What does Aviatrix do?
We provide networking and security services for the multi-cloud enterprise. We embrace and extend the constructs of the best underlay the world has ever delivered of the hyperscalers: AWS, Azure, Google, Alibaba, Oracle. All the public cloud infrastructure when you think about it, that’s where networking and security infrastructure is going. It’s going into the public cloud. I need to be able to provide a common set of networking and security services that abstract the way the low-level constructs that those clouds provide. That’s what Aviatrix does.
Got it. What are the key products you guys sell in the marketplace?
Honestly, it’s not products, it’s services. That’s the key thing. In the old world in the client-server world, you sold a box. Here’s my box. It has these ports. These are the features, and you get what you get. We’ve taken more of an Amazon-type model where it’s services.
We’re releasing new features and new services every four to six weeks. Call it software eating the world. Call it software defined. It doesn’t matter what you call it. Basically the velocity that you get when you’re software services that are riding on top of this amazing underlay called the public cloud infrastructure, the velocity at which you can deliver networking and security services is just unbelievable.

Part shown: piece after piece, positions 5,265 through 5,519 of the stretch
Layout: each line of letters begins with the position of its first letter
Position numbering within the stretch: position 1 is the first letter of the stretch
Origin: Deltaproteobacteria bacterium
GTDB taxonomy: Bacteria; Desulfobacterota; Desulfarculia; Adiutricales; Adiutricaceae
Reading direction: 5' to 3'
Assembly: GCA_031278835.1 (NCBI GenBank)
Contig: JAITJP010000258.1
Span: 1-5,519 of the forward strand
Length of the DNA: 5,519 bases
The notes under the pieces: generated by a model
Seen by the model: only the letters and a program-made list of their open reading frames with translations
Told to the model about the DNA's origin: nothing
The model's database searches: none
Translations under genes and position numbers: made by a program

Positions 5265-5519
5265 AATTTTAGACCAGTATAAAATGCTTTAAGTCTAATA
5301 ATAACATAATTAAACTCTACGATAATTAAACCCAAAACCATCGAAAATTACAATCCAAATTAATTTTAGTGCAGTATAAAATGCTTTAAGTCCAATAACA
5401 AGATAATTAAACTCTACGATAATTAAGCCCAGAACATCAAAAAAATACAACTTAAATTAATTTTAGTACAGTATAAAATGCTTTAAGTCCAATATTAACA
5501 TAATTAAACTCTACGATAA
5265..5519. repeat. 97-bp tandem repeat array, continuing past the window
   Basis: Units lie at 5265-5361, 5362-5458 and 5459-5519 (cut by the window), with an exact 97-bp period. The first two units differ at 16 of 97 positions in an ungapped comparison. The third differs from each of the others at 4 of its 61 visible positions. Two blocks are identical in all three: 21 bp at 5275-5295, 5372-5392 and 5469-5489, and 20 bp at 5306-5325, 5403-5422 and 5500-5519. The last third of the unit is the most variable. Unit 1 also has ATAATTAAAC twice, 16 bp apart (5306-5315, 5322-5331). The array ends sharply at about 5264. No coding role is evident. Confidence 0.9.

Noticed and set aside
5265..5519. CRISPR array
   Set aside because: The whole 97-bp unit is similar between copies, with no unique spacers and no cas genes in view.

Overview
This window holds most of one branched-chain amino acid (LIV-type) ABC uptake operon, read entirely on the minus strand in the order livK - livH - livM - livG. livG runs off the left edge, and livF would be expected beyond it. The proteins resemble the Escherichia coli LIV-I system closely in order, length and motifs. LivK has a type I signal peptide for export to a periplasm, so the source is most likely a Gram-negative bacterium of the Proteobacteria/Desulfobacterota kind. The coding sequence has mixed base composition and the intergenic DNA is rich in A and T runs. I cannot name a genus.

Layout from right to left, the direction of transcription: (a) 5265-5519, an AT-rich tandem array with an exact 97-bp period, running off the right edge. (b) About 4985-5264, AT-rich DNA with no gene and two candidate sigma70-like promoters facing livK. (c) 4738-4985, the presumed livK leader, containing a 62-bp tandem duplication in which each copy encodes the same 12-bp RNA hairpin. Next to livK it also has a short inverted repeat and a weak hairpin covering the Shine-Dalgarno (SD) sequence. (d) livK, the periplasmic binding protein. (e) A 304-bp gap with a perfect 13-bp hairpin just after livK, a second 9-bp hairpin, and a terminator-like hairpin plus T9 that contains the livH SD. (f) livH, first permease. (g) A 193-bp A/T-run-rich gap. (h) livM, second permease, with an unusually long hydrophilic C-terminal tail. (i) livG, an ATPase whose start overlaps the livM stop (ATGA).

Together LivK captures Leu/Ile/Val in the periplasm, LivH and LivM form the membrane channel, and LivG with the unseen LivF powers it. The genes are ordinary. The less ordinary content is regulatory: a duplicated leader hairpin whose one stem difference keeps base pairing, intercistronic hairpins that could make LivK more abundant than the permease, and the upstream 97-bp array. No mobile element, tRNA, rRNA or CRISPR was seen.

You guys are selling services, but your services are a product.
Absolutely. What you would imagine: it’s networking, it’s security, it’s operational services. I need to connect users. They need to be VPN and I need to connect sites into the cloud. I need to interwork VPCs. I need to provide egress filtering out to the internet.
I need to provide security functionality, security groups, micro segmentation, being able to divide things up, who can go where, policy based. I’ve got to be able to do this not just within multiple regions within AWS, but also across VNets in Azure and VPCs in Google. I want to be able to do this in a common, single dashboard. I want someone to provide this orchestration and delivery of these services. That’s what we do.
Let’s talk about the orchestration. I just got done with a huge report I did for GigaOm in terms of multi-cloud complexity and how we’re dealing with different layers of being on top of it. We’re getting into abstraction and automation and the ability to solve issues that way.
How do you guys play into that? What would the reason be that a Global 2000 enterprise CIO would want to pick up the phone and call you guys if he’s moving to two or three public clouds as basically his in-state solution?